By continuing to use the site you agree to our Privacy & Cookies policy

Your browser seems to have cookies disabled. For the best experience of this website, please enable cookies in your browser.

Close

Your browser is no longer supported

For the best possible experience using our website we recommend you upgrade to a newer version or another browser.

Close

Congratulations, Zaha on your investiture as a Dame

There is nothing like a dame - especially Dame Zaha, writes Paul Finch

Dame Zaha - who would have thought it when Ms Hadid was a feisty AA student, a teacher and painter, famous for supposedly using Perrier water to achieve certain artistic effects (actually, it was plain water in a Perrier bottle), then the winner of both the Hong Kong Peak competition (abandoned) and the Cardiff Bay opera house (shamefully abandoned).

By the mid-1990s you might have taken a bet that Zaha would leave Britain for a teaching job at a US university, giving up trying to run a real office. But she had a passion not just to design, but to build. And when she found clients of like mind, the architecture began to flow, to take on a life of its own, as happens when building becomes a way of life rather than an exceptional occurrence.

The competition wins were accelerating by the end of the 20th century, with the MAXXI building and major schemes for BMW, and then the Wolfsburg complex cemented her reputation for being able to handle big projects, big ideas and big budgets.

Subsequent growth of the office to several hundred people, with a job list spread throughout the world, may have mystified critics who assumed that theory could not be turned into productive practice, or who assumed that an Iraqi woman (now a British citizen) could never make it in the big league of international practice.

The success of the office, and Zaha’s own reputation, have spawned innumerable stories. Example: competition juror to Zaha: ’ We told you not to bring a model.’ Zaha: ‘Our office designs with models so your instruction was ridiculous’; Gulf client to Zaha: ‘What will the site plan look like?’ Zaha: ‘Like this.’ (Unfurls scarf and throws it on a map where it lands in immaculate parametric form). It doesn’t matter whether the stories are true, the point is that Zaha is the sort of personality who inspires them.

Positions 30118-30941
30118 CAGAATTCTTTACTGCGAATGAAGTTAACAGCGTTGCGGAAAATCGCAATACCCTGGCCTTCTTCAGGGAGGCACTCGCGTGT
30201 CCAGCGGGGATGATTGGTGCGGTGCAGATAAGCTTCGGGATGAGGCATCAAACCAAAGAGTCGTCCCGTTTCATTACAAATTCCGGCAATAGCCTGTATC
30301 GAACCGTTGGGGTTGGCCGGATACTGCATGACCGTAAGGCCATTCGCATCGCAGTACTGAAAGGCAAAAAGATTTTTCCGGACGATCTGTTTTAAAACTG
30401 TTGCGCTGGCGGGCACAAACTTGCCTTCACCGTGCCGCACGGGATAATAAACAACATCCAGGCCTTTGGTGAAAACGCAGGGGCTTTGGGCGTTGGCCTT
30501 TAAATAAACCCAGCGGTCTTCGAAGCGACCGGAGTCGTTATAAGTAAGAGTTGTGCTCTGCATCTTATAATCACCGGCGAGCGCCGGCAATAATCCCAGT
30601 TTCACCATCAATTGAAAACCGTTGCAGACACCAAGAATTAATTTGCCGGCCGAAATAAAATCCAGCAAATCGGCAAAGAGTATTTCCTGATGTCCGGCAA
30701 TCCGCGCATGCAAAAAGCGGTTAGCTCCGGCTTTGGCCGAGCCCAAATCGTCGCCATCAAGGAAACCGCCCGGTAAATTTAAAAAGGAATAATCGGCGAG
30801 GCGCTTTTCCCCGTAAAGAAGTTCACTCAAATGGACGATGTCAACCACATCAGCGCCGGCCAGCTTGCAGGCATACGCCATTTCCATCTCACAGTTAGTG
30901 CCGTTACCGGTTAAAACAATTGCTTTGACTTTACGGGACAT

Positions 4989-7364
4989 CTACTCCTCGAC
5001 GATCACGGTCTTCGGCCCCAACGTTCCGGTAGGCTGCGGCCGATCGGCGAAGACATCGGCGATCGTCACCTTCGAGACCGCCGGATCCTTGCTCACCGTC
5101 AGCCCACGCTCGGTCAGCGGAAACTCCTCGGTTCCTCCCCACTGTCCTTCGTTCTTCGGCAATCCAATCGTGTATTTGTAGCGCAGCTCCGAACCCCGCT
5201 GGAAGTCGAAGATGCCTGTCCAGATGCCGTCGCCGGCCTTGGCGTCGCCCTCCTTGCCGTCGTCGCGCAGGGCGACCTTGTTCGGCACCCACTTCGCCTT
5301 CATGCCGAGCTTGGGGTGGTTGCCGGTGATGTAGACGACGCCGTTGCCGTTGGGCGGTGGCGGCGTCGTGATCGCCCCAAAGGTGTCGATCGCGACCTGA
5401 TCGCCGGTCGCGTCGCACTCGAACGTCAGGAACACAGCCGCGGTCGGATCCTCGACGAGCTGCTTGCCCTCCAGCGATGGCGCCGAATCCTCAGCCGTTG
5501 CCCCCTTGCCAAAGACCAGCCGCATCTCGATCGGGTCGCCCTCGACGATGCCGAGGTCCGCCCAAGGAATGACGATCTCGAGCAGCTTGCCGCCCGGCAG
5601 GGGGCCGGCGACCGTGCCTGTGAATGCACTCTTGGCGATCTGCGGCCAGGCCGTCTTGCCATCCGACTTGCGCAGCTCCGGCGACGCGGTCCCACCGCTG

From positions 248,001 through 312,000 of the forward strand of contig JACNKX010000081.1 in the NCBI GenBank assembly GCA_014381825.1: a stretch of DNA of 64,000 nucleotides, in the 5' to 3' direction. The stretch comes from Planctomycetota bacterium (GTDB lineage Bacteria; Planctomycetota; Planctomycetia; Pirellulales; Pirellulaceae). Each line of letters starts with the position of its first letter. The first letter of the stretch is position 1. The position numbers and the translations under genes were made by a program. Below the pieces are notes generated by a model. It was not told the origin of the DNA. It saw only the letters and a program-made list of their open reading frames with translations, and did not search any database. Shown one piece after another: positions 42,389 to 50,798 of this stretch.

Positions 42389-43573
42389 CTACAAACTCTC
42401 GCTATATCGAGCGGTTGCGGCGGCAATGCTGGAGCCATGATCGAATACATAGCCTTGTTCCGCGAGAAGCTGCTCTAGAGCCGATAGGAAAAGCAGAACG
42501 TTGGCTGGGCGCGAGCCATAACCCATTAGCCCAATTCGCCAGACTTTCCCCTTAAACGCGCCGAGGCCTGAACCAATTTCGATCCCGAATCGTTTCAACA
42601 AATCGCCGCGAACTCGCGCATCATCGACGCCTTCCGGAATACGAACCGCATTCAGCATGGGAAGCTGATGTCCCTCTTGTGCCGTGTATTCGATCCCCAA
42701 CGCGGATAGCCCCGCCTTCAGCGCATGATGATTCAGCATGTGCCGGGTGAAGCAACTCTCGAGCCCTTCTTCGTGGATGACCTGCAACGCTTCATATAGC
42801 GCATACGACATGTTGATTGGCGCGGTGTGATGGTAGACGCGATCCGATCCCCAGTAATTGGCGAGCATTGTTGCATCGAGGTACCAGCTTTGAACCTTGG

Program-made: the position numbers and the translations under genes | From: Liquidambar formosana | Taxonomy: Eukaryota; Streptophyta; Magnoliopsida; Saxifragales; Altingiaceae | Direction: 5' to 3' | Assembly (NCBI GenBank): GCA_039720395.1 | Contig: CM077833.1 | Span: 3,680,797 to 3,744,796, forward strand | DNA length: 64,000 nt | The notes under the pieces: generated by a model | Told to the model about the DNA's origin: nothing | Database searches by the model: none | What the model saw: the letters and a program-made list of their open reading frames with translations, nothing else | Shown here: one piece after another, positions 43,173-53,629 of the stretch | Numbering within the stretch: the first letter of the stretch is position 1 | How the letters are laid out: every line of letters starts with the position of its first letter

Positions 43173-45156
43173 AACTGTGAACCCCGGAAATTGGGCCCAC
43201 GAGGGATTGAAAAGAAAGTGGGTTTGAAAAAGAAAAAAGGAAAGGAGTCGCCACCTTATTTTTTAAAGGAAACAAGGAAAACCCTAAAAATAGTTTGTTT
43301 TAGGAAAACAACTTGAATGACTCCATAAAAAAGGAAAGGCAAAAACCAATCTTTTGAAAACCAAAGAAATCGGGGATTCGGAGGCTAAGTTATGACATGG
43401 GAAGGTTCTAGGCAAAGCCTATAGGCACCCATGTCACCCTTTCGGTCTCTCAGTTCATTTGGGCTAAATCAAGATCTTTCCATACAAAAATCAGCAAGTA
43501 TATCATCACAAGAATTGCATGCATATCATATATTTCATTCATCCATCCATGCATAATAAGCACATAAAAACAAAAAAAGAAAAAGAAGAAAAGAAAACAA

But isn’t she difficult to work with? Isn’t the office a maelstrom of drama and tension? Aren’t people fired and re-hired in the same week?

Well, Zaha Hadid Architects isn’t the civil service. But its success over the years is based on an extraordinary level of loyalty between Zaha and staff - a loyalty which is two-way and which can outlast ordinary employer-employee relationships.

There is also her long-standing creative partnership with Patrik Schumacher, a relationship that has conquered the world.

And, of course, there is Zaha herself - actually quite vulnerable underneath that super-tough professional carapace, somebody who at certain stages of her career has needed support and nurture. Always a pleasure to talk to, knowledgeable, gossipy, generous, witty and fun. Time always passes quickly in her company. Above all she is talented; there aren’t too many great women architects in the world who have had to make their life, office and reputation in an overseas country - and one with no great track record in supporting male architects, let alone women.

So congratulations, Zaha, on your investiture as a Dame this week. You have shown a loyalty to Britain which is reciprocated. With or without the honour, we love you!

 

Have your say

You must sign in to make a comment.

The searchable digital buildings archive with drawings from more than 1,500 projects

AJ newsletters